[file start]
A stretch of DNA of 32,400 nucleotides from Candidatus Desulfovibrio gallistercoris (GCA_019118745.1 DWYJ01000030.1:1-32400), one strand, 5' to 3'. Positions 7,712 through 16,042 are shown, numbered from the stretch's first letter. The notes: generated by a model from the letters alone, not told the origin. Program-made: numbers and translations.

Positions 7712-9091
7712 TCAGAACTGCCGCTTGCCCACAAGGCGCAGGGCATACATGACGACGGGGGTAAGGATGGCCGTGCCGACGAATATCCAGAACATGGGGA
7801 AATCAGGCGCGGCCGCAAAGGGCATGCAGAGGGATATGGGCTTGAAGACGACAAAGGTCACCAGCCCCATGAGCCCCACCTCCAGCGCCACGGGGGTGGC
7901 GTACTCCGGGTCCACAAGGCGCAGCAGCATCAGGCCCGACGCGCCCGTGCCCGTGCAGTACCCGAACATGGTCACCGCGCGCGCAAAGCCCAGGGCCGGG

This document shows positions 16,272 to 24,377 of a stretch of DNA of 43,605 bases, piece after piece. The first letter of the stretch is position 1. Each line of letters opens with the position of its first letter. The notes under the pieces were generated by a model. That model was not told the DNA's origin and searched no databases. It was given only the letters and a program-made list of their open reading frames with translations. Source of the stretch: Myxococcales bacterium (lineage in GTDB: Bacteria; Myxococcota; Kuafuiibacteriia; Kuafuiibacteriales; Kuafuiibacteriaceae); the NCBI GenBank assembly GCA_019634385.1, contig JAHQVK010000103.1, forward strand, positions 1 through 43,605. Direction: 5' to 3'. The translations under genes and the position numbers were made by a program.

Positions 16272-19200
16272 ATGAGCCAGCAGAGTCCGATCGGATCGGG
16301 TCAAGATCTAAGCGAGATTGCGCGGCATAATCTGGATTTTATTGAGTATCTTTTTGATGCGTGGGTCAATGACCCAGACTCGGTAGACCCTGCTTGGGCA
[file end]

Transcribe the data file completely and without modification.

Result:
A stretch of DNA of 32,400 nucleotides from Candidatus Desulfovibrio gallistercoris (GCA_019118745.1 DWYJ01000030.1:1-32400), one strand, 5' to 3'. Positions 7,712 through 16,042 are shown, numbered from the stretch's first letter. The notes: generated by a model from the letters alone, not told the origin. Program-made: numbers and translations.

Positions 7712-9091
7712 TCAGAACTGCCGCTTGCCCACAAGGCGCAGGGCATACATGACGACGGGGGTAAGGATGGCCGTGCCGACGAATATCCAGAACATGGGGA
7801 AATCAGGCGCGGCCGCAAAGGGCATGCAGAGGGATATGGGCTTGAAGACGACAAAGGTCACCAGCCCCATGAGCCCCACCTCCAGCGCCACGGGGGTGGC
7901 GTACTCCGGGTCCACAAGGCGCAGCAGCATCAGGCCCGACGCGCCCGTGCCCGTGCAGTACCCGAACATGGTCACCGCGCGCGCAAAGCCCAGGGCCGGG

This document shows positions 16,272 to 24,377 of a stretch of DNA of 43,605 bases, piece after piece. The first letter of the stretch is position 1. Each line of letters opens with the position of its first letter. The notes under the pieces were generated by a model. That model was not told the DNA's origin and searched no databases. It was given only the letters and a program-made list of their open reading frames with translations. Source of the stretch: Myxococcales bacterium (lineage in GTDB: Bacteria; Myxococcota; Kuafuiibacteriia; Kuafuiibacteriales; Kuafuiibacteriaceae); the NCBI GenBank assembly GCA_019634385.1, contig JAHQVK010000103.1, forward strand, positions 1 through 43,605. Direction: 5' to 3'. The translations under genes and the position numbers were made by a program.

Positions 16272-19200
16272 ATGAGCCAGCAGAGTCCGATCGGATCGGG
16301 TCAAGATCTAAGCGAGATTGCGCGGCATAATCTGGATTTTATTGAGTATCTTTTTGATGCGTGGGTCAATGACCCAGACTCGGTAGACCCTGCTTGGGCA